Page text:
If you want more distance or elevation, there are a couple of ways to extend the Las Llajas out and back. One is to take the right fork at the sign and continue up to the top of the hill just before Rocky Peak Road. This adds about 2 miles and 600 feet of elevation gain.

Peak at the head of Chivo Canyon from the pass between Las Llajas Canyon and Chico Canyon.
Peak at the head of Chivo Canyon.

Another interesting way to extend the run, is to do the variation I was doing this morning. About halfway down the canyon on the way back, on the right, is a use trail. The use trail is about 1.6 miles from the turnaround point at the fork at the ranch sign. It is just past the area where steep cliffs tower above the road on the right, and is very easy to miss.

After turning right onto the use trail, about a half-mile up the trail splits. One trail switchbacks to the right and continues up to the top of cliffs and an old seashell grit mine; the other trail continues up the canyon to a  pass between Las Llajas and Chivo Canyons.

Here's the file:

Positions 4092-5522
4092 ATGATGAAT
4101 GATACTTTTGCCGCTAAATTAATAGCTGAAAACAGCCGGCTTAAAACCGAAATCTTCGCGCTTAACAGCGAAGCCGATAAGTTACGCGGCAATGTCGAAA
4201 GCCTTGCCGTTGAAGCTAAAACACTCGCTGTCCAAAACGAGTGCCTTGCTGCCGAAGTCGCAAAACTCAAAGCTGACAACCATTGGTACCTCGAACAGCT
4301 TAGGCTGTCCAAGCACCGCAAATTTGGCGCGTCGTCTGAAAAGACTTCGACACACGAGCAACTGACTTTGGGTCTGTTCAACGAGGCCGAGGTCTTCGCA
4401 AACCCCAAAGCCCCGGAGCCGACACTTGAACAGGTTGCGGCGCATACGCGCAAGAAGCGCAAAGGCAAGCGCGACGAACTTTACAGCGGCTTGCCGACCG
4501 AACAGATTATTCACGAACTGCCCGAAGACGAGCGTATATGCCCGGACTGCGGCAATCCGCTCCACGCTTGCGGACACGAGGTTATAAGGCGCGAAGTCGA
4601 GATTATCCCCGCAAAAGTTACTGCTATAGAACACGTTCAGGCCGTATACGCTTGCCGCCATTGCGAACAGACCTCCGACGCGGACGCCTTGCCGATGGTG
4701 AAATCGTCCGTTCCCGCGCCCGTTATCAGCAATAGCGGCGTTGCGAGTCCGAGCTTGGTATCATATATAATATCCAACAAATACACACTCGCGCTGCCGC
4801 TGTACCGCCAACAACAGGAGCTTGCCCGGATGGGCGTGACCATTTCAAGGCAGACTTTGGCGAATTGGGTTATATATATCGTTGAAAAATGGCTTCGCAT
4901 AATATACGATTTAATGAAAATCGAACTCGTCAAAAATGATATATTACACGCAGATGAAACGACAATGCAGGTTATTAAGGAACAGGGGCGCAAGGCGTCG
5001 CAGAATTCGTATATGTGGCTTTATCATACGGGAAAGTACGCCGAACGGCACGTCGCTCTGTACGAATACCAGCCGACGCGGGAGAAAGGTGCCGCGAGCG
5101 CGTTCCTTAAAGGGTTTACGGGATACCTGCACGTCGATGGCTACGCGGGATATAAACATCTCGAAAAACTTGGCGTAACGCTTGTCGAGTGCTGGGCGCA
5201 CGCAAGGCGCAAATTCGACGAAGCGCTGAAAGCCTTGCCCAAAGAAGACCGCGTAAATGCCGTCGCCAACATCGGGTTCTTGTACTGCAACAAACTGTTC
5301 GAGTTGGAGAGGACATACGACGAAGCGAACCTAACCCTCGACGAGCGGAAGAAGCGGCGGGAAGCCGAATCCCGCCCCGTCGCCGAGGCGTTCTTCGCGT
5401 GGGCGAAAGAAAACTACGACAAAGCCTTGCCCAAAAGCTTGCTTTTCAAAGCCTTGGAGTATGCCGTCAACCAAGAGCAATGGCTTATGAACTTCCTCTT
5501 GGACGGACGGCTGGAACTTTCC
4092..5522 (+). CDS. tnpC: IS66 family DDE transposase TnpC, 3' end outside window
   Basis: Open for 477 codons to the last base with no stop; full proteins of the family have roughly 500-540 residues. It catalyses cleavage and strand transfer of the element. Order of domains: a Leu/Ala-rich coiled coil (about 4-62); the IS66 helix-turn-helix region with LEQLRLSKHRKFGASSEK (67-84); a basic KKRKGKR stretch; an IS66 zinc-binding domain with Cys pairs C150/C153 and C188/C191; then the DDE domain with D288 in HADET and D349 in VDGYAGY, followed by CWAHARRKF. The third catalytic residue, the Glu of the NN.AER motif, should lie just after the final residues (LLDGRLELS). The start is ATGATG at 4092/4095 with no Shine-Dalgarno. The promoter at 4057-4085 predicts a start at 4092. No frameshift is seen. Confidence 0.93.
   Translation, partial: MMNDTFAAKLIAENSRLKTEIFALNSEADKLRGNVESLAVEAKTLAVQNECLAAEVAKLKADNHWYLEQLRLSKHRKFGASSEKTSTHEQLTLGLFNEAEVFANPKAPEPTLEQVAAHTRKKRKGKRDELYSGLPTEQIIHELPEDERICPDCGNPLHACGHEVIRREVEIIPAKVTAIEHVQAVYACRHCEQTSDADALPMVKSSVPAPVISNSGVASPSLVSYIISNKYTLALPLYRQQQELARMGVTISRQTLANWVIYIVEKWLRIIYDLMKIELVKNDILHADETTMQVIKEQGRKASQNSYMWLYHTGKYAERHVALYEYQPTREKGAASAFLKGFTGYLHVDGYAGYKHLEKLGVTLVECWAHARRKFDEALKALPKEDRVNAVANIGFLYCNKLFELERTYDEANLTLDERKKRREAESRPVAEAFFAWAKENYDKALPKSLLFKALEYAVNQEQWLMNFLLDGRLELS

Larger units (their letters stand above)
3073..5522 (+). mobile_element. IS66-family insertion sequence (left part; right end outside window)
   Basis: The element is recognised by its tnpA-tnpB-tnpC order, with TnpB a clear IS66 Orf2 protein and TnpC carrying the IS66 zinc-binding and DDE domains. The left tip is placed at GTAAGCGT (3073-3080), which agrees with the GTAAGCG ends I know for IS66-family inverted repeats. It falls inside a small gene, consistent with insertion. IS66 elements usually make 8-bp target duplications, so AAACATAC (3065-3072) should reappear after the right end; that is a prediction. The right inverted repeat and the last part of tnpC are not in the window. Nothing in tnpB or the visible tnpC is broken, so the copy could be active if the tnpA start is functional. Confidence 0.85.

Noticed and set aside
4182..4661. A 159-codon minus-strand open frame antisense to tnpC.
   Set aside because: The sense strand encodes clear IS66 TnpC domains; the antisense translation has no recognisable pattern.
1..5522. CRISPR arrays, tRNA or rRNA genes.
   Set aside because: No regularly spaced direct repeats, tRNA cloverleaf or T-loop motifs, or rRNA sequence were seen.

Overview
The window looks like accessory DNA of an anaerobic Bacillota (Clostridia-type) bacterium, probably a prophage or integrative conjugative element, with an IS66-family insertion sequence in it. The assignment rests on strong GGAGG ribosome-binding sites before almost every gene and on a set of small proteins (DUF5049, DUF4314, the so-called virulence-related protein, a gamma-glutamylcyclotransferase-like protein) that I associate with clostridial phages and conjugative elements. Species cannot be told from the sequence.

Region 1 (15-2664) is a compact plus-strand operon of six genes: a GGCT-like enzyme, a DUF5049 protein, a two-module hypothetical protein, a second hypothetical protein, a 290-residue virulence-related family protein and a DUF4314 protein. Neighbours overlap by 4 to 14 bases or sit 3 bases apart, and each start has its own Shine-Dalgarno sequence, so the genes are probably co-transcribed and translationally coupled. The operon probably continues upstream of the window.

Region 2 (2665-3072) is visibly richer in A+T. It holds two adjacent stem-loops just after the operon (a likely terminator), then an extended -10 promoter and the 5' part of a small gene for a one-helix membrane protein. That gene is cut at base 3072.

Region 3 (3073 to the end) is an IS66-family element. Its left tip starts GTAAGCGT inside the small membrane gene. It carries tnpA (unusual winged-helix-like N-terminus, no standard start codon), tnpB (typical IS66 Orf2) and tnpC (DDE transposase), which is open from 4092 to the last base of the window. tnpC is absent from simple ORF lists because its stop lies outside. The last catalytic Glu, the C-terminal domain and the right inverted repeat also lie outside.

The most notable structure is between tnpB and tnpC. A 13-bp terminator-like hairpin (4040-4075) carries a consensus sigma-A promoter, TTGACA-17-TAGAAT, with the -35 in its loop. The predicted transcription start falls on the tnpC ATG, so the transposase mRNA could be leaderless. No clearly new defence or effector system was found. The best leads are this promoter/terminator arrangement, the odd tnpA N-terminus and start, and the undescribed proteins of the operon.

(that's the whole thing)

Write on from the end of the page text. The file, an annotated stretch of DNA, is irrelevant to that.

The trail over the pass leads to a well-used trail that connects Chivo Canyon to Las Llajas Canyon near Evening Sky Drive. Some refer to this trail as the “Marr Ranch Trail.” This variation adds about 1.3 miles and 500′ of elevation gain.

Yellow mariposa lily (Calochortus clavatus) along the Marr Ranch Trail
Yellow mariposa lily along the Marr Ranch Trail

Here’s an interactive, 3D terrain view of a GPS track of today’s route, as well as the variation that continues to Rocky Peak Road. The map can be zoomed, tilted, rotated, and panned. To change the view, use the control on the upper right side of the screen. Track and placename locations are approximate and subject to errors. Poor weather, and other conditions may make this route unsuitable for this activity.

After I got back from the run, I was curious to see what hilly trails there are in Florida. A quick search turned up the Hilly Trails In Florida page of the Florida Hikes web site. Anybody up for doing Mount Cockroach?

Some related posts: Exploring Las Llajas, Top of Las Llajas, Marr Ranch Wildflowers

Marr Ranch Wildflowers

Woolly paintbrush above Las Llajas Canyon
Woolly paintbrush above Las Llajas Canyon

This rain season’s on again, off again pattern has produced an exceptional selection of wildflowers.

Here is a slideshow of a some of the flowers blooming in and around Las Llajas, Chivo, and Tapo Canyons.